Anuran hatching mechanisms and their role in adaptive plasticity
Cohen, Kristina Luisa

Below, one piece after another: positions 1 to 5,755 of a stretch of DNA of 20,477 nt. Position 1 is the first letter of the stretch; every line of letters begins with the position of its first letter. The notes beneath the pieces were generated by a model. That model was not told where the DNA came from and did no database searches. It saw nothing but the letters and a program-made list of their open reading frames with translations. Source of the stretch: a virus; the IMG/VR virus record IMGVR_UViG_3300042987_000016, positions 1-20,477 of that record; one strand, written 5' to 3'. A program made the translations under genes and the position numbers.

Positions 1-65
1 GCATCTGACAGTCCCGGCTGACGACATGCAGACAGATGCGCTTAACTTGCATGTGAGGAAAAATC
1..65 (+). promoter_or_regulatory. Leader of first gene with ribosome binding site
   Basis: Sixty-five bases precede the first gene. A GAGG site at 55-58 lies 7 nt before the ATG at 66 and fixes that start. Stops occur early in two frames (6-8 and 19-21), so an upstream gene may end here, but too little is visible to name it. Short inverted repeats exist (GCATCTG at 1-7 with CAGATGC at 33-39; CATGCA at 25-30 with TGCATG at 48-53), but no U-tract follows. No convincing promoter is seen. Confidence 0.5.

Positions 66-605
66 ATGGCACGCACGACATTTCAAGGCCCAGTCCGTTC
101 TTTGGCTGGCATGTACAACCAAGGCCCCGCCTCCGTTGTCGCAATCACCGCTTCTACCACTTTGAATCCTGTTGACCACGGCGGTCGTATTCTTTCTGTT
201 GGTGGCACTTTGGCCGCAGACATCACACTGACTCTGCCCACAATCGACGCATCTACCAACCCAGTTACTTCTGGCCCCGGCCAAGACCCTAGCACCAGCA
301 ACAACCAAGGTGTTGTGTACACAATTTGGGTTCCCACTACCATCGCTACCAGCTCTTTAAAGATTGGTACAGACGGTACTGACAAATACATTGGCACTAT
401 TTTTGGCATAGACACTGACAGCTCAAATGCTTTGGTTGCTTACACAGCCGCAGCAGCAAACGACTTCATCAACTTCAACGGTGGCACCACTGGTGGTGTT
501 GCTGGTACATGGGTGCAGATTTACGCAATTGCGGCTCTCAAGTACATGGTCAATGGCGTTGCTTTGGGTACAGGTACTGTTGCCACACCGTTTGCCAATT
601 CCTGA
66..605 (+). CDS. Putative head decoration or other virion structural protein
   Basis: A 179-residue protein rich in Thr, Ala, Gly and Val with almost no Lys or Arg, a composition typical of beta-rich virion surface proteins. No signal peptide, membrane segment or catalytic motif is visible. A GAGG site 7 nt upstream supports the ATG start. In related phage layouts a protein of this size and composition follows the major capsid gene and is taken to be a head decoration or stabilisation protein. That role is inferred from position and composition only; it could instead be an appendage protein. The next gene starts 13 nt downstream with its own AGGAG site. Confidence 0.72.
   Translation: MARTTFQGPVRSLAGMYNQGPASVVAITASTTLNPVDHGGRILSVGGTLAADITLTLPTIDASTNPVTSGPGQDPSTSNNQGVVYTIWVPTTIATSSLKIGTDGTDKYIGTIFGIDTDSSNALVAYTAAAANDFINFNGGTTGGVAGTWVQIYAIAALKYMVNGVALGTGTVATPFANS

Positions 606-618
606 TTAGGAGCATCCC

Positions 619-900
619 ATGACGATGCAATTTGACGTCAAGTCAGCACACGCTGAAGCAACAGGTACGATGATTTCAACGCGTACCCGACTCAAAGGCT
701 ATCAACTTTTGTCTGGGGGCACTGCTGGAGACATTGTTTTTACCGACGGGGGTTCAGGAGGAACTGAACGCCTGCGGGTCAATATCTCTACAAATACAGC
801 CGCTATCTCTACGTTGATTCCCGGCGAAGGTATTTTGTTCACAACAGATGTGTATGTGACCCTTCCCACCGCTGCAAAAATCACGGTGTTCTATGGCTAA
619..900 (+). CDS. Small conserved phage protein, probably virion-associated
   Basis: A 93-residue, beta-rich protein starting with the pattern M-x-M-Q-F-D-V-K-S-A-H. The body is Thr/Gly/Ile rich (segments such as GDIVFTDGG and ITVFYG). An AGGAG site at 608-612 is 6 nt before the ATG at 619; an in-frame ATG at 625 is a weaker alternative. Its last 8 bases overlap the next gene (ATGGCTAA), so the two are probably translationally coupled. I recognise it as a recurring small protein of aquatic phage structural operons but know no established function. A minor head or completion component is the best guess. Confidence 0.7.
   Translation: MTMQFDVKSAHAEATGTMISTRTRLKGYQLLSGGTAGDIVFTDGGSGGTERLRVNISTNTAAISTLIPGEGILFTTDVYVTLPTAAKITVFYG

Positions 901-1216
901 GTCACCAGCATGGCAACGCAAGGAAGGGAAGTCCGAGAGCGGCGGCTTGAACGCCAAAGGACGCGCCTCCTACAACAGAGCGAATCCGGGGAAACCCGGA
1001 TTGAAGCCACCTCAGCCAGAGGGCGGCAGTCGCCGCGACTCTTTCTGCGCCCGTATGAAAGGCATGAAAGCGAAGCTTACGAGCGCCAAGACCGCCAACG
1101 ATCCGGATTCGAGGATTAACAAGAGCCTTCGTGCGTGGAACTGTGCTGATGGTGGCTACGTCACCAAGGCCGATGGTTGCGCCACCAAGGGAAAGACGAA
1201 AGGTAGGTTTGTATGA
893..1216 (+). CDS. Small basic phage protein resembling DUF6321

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Across animals, embryos regulate hatching timing in response to environmental cues. This is well-documented in frogs, where some species accelerate hatching to escape threats such as egg-predators, pathogens, flooding, and dehydration, while others delay hatching until cues indicate favorable conditions for larvae. The diversity of reproductive modes and cued hatching responses make anurans excellent subjects for the study of environmentally cued hatching (ECH). Nonetheless, the mechanisms by which frogs alter hatching timing were unknown. The hatching process has been described for only a few aquatic-breeding species: hatching gland cells (HGCs) secrete hatching enzyme (HE) that gradually digests the vitelline membrane. I investigated hatching mechanisms and their regulation in two anurans with well-documented hatching plasticity. Obligately terrestrial embryos of Agalychnis callidryas hatch early to escape flooding, drying, and fungus, and within seconds in predator attacks. I discovered that their hatching mechanism is novel: two types of HGCs mediate hatching at different developmental stages and differ in their distribution, morphology, and timing of appearance and regression, but produce the same HE, storing it for acute release. The vitelline membrane is digested locally at hatching, with no prior degradation. Facultatively terrestrial Dendropsophus ebraccatus embryos hatch early to escape drying and ant attacks. We found that HGC abundance and HE gene expression peak early, then decline before hatching, and that vitelline membranes degrade gradually, as described in aquatic eggs. Drying-induced acceleration of hatching is not mediated by changes in HGC development, HE gene expression, or embryo behavior. However, in simulated attacks, rapid enzyme release leads to local vitelline membrane rupture and embryos escape. Thus, both species use acute HE release to escape acute threats, despite other differences in hatching mechanisms. Agalychnis callidryas shows greater control of the timing of HE-release and a novel HGC type that extends the developmental period when hatching is possible. Mechanisms that enable and regulate hatching shape embryos’ capacities for adaptive shifts in hatching timing. Ancestral flexibility may be elaborated or further modified in species with more dynamic plastic responses. The diversity of anuran hatching mechanisms revealed here will facilitate comparative work to understand the evolutionary diversity of hatching strategies.